Mar 13, 2020 - Economy & Business

Delta cuts capacity deeper than post-9/11 levels due to coronavirus

Photo: George Frey/Getty Images

Delta Airlines announced Friday it will reduce its flight capacity by 40% for the next four months due to the coronavirus outbreak, a dramatic increase from its original 15% reduction.

The big picture: It's a deeper cut to capacity than Delta instituted after the Sept. 11 attacks. The airline industry has had to curb flights as it grapples with lack of demand, as Americans are advised to avoid nonessential travel. Delta CEO Ed Bastian will also forgo his entire salary for the year.

“I ask all of you to see what you can do to help us save cash," Bastian wrote in an internal memo. He noted several more changes:

  • All flights to Europe except London will be halted for at least 30 days.
  • Reducing capital expenditures for the year by $2 billion.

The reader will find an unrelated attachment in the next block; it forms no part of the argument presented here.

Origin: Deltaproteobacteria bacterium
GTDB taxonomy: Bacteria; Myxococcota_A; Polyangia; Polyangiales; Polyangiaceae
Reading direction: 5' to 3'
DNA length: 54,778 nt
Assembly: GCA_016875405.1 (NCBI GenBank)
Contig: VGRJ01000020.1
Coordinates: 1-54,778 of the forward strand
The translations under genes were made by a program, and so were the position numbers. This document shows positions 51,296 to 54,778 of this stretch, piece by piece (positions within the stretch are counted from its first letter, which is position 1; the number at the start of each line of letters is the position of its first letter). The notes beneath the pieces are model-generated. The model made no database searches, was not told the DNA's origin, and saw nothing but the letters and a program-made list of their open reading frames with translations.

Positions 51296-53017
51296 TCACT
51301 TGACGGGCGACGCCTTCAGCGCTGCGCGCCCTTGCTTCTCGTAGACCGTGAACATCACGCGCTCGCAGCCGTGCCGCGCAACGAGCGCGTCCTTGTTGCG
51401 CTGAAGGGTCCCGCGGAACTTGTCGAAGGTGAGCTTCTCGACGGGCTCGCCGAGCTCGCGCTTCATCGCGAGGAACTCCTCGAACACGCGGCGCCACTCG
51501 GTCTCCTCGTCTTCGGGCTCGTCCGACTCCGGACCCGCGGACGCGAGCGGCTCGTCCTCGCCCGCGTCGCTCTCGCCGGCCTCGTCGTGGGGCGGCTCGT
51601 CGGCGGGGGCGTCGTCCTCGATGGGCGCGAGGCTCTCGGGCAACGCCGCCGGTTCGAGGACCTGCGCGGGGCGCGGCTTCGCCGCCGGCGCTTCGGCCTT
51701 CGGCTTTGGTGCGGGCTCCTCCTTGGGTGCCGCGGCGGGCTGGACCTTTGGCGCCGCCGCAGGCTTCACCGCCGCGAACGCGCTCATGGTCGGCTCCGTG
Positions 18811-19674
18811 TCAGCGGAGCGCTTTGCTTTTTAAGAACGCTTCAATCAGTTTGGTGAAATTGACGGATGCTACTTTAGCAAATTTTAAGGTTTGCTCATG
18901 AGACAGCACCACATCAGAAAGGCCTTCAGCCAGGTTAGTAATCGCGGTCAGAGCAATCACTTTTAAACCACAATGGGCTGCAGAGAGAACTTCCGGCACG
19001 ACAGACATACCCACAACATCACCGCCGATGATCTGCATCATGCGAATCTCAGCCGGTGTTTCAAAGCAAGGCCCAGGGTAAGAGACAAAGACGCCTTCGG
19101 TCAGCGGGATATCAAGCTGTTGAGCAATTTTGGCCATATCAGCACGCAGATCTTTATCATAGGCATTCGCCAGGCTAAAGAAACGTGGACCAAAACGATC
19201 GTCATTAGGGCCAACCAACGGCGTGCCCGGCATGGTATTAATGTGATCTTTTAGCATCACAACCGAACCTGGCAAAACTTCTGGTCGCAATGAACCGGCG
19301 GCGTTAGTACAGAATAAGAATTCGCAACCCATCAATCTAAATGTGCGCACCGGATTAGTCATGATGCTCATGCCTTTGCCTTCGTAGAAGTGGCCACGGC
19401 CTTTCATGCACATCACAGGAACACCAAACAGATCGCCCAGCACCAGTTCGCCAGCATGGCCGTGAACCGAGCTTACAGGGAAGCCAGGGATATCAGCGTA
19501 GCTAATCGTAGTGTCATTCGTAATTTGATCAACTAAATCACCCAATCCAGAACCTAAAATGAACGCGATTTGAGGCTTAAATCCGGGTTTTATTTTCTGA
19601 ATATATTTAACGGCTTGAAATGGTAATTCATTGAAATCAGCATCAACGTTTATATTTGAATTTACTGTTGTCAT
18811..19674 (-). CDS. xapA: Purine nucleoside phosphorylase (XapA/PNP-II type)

• "Offering short-term, unpaid leaves" and a hiring freeze.
  • Substantial reduction in contractors and consultants.

Go deeper: Coronavirus rattles travelers — and airlines

Go deeper

Air-travel industry group: Coronavirus could cost airlines $113B

Photo: Marina Lystseva\TASS via Getty Images

The coronavirus outbreak could cost airlines up to $113 billion in lost revenue from declines in air travel in the spring and early summer, the International Air Transport Association said Thursday in a press release.

Why it matters: The IATA estimates that airlines could experience a 19% loss in passenger revenues if the virus extensively spreads in countries that now have 10 or more confirmed cases as of March 2.

A lifeline emerges for the devastated airline industry

American Airlines planes parked at Los Angeles International Airport. Photo: Alex Tai/SOPA Images/LightRocket via Getty Images

Congress' massive $2 trillion coronavirus stimulus package includes $58 billion for U.S. airlines, half in grants to cover 750,000 employees' paychecks, and the rest in loans or loan guarantees to help them keep operating during the worst travel downturn in history.

Why it matters: With some 80 million U.S. residents under mandatory stay-at-home orders and the coronavirus pandemic continuing to spread, hardly anyone is flying these days. But when the public health crisis ends, airlines want to be able to take off again quickly.